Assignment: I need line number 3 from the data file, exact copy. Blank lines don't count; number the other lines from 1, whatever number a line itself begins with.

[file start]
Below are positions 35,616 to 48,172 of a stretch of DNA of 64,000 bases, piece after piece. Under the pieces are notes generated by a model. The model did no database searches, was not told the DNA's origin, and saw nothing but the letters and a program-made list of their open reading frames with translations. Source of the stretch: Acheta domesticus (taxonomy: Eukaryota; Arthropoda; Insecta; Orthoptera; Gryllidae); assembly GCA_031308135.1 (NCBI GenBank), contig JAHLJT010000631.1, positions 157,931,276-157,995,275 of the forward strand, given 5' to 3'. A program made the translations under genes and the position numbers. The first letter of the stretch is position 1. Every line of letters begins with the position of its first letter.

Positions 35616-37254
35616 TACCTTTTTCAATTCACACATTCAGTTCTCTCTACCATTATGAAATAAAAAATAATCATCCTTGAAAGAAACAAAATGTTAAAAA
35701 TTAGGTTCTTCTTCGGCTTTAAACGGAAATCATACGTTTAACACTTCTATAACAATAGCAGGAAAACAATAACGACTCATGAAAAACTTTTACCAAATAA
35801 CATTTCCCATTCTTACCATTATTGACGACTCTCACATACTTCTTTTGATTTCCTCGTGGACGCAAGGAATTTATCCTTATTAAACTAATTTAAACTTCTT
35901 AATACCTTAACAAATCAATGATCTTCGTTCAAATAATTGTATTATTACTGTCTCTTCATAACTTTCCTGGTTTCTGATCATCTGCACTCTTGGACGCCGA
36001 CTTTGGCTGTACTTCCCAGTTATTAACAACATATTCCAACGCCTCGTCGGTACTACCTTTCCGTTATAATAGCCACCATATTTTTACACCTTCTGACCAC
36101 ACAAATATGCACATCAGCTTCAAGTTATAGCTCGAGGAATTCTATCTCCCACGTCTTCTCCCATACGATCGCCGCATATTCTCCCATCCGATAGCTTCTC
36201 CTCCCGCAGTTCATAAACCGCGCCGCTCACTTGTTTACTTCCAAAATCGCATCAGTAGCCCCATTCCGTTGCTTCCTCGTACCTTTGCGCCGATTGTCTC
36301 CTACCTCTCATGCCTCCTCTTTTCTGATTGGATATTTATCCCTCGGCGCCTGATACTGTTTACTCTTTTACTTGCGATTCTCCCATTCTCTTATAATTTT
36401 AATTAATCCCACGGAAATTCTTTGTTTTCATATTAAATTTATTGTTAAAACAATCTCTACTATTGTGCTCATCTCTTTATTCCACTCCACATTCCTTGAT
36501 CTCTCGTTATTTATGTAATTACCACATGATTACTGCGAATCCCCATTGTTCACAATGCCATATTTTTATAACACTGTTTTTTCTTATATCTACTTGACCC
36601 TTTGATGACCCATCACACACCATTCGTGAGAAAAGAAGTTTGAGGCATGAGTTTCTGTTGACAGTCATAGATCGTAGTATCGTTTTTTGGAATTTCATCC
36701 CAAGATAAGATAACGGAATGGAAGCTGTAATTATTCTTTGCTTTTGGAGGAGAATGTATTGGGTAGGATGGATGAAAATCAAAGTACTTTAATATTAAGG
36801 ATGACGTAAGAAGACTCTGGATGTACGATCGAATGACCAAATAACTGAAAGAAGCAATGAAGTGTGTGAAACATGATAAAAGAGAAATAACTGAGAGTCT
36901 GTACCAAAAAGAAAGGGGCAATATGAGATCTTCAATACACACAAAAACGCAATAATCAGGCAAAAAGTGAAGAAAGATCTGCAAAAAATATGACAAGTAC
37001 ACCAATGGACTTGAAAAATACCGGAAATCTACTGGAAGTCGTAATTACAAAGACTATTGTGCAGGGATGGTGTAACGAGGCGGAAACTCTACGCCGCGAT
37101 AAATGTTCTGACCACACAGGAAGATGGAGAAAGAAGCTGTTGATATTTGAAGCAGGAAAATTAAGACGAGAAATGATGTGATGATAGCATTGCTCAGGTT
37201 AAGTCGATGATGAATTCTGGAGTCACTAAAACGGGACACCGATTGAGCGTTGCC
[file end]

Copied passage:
35616 TACCTTTTTCAATTCACACATTCAGTTCTCTCTACCATTATGAAATAAAAAATAATCATCCTTGAAAGAAACAAAATGTTAAAAA